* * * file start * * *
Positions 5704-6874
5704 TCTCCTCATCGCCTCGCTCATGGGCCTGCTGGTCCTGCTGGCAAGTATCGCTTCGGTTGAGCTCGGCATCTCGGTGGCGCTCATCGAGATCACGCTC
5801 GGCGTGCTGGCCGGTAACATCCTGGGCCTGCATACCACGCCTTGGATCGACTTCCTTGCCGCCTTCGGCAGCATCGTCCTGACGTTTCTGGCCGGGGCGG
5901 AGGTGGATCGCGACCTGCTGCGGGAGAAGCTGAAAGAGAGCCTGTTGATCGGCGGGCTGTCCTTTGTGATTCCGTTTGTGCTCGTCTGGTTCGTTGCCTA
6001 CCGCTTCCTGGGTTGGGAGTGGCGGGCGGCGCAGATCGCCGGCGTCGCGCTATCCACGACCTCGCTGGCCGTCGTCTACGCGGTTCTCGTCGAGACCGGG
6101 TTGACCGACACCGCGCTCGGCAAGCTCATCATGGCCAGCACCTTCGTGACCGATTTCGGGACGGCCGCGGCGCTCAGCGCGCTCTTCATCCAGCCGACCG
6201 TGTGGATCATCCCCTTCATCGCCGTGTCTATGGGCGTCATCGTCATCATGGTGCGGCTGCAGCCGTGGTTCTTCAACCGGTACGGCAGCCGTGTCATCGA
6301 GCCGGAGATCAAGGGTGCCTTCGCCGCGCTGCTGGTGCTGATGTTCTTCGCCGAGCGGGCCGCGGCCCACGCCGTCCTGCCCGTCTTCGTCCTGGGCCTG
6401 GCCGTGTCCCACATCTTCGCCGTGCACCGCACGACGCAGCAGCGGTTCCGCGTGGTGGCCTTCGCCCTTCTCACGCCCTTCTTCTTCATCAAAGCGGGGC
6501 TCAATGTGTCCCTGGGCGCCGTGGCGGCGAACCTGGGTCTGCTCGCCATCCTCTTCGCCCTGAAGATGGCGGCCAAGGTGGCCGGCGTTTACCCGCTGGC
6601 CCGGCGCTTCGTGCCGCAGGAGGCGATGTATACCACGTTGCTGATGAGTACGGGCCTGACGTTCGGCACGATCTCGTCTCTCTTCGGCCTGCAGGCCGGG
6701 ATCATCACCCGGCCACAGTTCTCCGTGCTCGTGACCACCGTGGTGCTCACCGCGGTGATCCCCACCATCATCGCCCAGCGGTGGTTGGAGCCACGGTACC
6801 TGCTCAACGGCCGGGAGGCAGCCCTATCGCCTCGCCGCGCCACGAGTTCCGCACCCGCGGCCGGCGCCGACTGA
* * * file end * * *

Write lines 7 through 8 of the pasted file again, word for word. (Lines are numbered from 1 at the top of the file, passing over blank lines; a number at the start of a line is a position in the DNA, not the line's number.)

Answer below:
6201 TGTGGATCATCCCCTTCATCGCCGTGTCTATGGGCGTCATCGTCATCATGGTGCGGCTGCAGCCGTGGTTCTTCAACCGGTACGGCAGCCGTGTCATCGA
6301 GCCGGAGATCAAGGGTGCCTTCGCCGCGCTGCTGGTGCTGATGTTCTTCGCCGAGCGGGCCGCGGCCCACGCCGTCCTGCCCGTCTTCGTCCTGGGCCTG